Is Jawboning All The Fed Has Left? Goldman's Take On The FOMC Minutes

It seems from our initial take on the minutes from the last FOMC meeting that there was a lot of talk about how to tell us mere plebeians what they are not capable of doing as opposed to actually doing anything. Maybe, given Bernanke's recent comments and subtle suggestions towards the need for fiscal policy, all the Fed has left is jawboning and their new policy of talking about potential policy. Goldman's rather less pessimistic perspective sees a communications policy aimed at explicit rate paths and they note the unusual inclusion of a 'risks and uncertainties' section - no longer then perhaps Bernanke's '100% sure' view of his actions.


Goldman Sachs: GS Skinny-Communications Options

BOTTOM LINE: November FOMC minutes showed detailed discussion of communication options. We expect the Fed to begin publishing explicit funds rate path at January FOMC meeting.




1.     Minutes from the November 1-2 FOMC meeting showed that Fed officials held a detailed discussion of possible changes to policy communication. The committee debated the following four options, listed here in order of likelihood of being enacted, from most likely to least (based on our assessment): (1) publishing an explicit path for the federal funds rate; (2) specifying an inflation target, and possibly clarifying other aspects of the committee’s longer-run goals; (3) introducing threshold-based policy rules such as the one advocated by Chicago Fed President Evans; and (4) introducing a nominal GDP target.


2.     Publishing a path for the funds rate appeared to have broad support on the committee, and we expect this tool to be introduced at the January FOMC meeting. An inflation target is a closer call, and some officials expressed concerns about this option at the meeting. The committee may ultimately decide go in this direction, but it would probably also need to take other steps that emphasized an equal focus on the other half of the dual mandate. Although the minutes acknowledged that “nominal GDP targeting could, in principle, be helpful in promoting a stronger economic recovery,” a number of participants expressed concern that switching to a new policy framework could heighten uncertainty about future monetary policy, unmooring long-term inflation expectations. As a result, we do not think that threshold-based policy rules or nominal GDP targeting are likely to be introduced by the committee in the near future.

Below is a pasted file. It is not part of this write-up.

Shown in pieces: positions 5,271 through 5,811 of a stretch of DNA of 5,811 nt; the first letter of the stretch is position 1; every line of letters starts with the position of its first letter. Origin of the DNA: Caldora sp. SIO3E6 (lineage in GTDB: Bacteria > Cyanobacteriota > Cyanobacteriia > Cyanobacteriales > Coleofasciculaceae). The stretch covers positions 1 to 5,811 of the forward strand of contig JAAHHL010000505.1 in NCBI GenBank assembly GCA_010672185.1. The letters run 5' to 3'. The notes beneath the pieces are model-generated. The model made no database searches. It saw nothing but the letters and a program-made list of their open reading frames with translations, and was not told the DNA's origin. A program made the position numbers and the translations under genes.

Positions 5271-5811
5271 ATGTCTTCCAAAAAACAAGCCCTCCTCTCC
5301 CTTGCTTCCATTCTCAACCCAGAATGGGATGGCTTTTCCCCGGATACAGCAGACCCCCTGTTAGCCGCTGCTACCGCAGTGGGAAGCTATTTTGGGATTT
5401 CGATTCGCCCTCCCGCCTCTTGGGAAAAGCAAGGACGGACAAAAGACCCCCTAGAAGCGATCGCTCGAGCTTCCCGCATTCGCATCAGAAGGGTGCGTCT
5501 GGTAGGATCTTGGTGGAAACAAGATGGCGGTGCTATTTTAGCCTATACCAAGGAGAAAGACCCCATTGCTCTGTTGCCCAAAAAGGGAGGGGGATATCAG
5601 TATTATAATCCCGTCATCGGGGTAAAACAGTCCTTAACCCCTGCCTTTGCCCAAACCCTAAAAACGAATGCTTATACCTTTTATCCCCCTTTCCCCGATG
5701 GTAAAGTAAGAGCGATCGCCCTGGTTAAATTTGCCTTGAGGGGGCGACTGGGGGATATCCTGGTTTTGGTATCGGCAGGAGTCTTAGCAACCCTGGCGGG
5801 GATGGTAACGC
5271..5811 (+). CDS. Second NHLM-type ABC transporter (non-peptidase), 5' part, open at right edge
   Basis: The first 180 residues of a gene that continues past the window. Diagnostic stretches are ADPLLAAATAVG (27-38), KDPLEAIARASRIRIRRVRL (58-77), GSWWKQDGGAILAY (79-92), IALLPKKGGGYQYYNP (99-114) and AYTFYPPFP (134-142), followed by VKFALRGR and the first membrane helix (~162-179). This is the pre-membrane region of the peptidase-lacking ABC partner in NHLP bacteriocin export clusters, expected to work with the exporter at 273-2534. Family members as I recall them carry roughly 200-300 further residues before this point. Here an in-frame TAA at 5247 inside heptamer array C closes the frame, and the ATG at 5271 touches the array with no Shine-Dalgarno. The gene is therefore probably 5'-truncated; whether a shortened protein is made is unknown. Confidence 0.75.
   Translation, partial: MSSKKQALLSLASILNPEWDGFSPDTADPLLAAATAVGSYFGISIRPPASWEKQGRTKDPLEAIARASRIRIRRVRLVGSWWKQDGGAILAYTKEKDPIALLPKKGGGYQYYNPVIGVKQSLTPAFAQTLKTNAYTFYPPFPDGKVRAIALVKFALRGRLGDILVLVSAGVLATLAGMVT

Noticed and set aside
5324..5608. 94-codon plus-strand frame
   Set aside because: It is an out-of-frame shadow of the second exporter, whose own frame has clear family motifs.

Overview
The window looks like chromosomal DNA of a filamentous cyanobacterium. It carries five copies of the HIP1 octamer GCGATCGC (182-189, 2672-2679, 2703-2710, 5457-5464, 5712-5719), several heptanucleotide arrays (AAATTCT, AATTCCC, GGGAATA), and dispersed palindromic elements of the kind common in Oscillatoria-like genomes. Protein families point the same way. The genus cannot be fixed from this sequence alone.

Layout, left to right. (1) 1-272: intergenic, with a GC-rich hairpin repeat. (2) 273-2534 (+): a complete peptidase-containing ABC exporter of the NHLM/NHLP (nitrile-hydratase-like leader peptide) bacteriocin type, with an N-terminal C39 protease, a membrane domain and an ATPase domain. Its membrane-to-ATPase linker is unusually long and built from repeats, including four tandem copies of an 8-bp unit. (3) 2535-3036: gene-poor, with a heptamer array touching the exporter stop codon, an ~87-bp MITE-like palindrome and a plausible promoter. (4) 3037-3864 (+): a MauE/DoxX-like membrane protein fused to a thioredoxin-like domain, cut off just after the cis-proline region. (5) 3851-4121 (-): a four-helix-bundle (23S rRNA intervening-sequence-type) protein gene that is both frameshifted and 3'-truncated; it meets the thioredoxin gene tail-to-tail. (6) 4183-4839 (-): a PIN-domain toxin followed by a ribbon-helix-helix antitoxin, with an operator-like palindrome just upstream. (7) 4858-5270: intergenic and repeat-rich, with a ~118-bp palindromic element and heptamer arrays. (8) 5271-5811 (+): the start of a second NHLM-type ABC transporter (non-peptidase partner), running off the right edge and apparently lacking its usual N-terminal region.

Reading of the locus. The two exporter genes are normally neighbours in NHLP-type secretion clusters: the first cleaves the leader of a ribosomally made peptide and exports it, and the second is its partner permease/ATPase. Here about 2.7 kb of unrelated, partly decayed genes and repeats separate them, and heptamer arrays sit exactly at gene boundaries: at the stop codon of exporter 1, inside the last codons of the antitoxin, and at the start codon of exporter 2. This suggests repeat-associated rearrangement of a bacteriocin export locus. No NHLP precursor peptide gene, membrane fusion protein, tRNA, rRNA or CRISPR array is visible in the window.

3.     The minutes noted that “a few members” thought that the outlook may warrant further easing, but that “any such accommodation would likely be more effective if it were provided in the context of a future communications initiative”. Unlike recent comments from a few Fed officials (e.g. New York Fed President Dudley’s remarks last week), the minutes did not contain a discussion of purchases of MBS or other securities.


4.     For the first time the minutes included a discussion of “uncertainty and risks” in Fed officials’ economic forecast. Committee members see elevated uncertainty about the outlook, roughly balanced risks around inflation, and downside risks to growth (meaning “they judged that economic growth was more likely to be below their projection of its most likely outcome than above it”).


5.     The remainder of the minutes was broadly in line with the Chairman’s post-meeting press conference.


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